history and the evolving nature of land stewardship in America.
Each summer, the Park offers a variety of education walks and programs
such as "Romantic Designs: Landscape Meets Literature."
We enjoyed walks on Mount Tom's carriage roads, a visit to The Pogue
(a large wetland pond) and the Formal Garden. The 550-acre park maintains
a dairy farm and a museum of agriculture and rural life.
Longest Covered Bridge
Woodstock has a fascinating legacy as the site of America's first
ski-tow (1934) and is the only town in America with four Paul Revere
church bells. Several Revolutionary War veterans are buried in the
local cemetery. Woodstock's Wassail Celebration in early December
is one of the many events held annually.
The Village of Woodstock has wisely preserved its architectural and
natural heritage with a downtown Historic District. Strolling the
homey streets is a pastime for locals and tourists. We enjoyed visiting
the art galleries and the Vermont food and kitchen specialty shop
Aubergine. We took a lunch break at Bentleys Restaurant, feasting
on maple leaf farm duck. An afternoon visit to the Vermont Institute
of Natural Science and Rapture Center is worthy.
EXPLORING WINDSOR COUNTY
Using Woodstock as the hub, there are many easy day excursions exploring
Windsor County. The more adventurous will find fly fishing, hiking,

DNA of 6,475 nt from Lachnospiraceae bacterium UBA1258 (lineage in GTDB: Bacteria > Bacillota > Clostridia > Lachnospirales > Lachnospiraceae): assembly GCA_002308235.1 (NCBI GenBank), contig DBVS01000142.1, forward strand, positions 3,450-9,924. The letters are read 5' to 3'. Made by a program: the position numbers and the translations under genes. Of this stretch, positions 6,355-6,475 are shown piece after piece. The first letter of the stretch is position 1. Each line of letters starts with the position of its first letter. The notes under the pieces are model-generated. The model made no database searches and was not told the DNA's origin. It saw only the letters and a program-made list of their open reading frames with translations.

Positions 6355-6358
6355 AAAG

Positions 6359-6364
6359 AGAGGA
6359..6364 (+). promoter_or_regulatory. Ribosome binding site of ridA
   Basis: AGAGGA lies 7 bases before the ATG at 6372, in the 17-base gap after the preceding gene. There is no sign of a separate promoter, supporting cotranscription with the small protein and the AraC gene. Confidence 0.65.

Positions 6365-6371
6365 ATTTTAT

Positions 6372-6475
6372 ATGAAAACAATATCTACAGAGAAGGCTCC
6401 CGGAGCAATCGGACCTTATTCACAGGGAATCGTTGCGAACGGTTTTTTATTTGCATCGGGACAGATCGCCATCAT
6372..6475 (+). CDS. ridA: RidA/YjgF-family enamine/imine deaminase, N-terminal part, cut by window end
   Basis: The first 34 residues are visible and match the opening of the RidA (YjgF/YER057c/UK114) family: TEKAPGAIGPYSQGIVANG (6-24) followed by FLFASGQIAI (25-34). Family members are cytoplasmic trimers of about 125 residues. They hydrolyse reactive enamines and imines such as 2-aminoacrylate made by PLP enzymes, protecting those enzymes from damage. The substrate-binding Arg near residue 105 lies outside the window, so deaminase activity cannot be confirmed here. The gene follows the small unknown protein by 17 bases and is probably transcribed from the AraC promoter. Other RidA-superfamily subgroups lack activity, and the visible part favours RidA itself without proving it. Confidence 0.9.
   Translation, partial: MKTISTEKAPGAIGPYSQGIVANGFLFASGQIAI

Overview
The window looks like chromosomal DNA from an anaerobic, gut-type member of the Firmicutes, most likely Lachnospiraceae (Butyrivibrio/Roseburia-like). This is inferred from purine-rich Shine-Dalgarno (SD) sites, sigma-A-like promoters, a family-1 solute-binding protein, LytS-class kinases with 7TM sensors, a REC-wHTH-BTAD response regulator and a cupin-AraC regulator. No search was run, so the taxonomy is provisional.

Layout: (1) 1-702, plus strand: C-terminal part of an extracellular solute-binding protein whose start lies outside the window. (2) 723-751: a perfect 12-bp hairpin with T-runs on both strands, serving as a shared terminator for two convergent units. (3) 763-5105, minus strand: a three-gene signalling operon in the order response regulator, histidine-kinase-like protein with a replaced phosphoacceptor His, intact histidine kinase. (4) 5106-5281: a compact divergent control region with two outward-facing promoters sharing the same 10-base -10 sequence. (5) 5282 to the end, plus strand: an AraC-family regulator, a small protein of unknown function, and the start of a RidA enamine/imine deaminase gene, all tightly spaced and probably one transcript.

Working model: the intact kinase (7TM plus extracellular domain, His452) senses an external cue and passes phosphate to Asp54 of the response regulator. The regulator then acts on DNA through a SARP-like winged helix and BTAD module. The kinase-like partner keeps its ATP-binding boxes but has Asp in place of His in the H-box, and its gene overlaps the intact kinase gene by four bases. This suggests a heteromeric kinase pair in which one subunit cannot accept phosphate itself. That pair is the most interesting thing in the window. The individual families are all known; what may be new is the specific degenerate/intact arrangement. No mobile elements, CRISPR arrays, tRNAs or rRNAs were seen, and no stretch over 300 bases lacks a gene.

biking, canoeing and kayaking in nearby Quechee. Quechee Gorge Bridge
offers stunning views of Ottauquechee River 400 feet below. Hot air
balloon trips offer an even more dramatic viewing of this spectacular
chasm that some call Vermont's Grand Canyon.
|En route to Quechee on Highway 4, visit Sugarbush
Farm and sample four grades of Vermont maple syrup and ten Vermont
cheeses. We had fresh corn on the cob drizzled with butter and
sprinklings of Vermont maple sugar.
Corn at the Sugarbush Farm
||Nearby are historic Taftsville, picturesque Taftsville
Covered Bridge and the historic Taftsville Country Store, which
was established in 1840. The store has the finest selections
of over 40 Vermont cheeses to sample, including a number of
artisan farmstead cheeses cut from the wheel. Bon appetite!
Taffsville Covered Bridge
Thirty miles from Quechee is the New Hampshire border. We spent an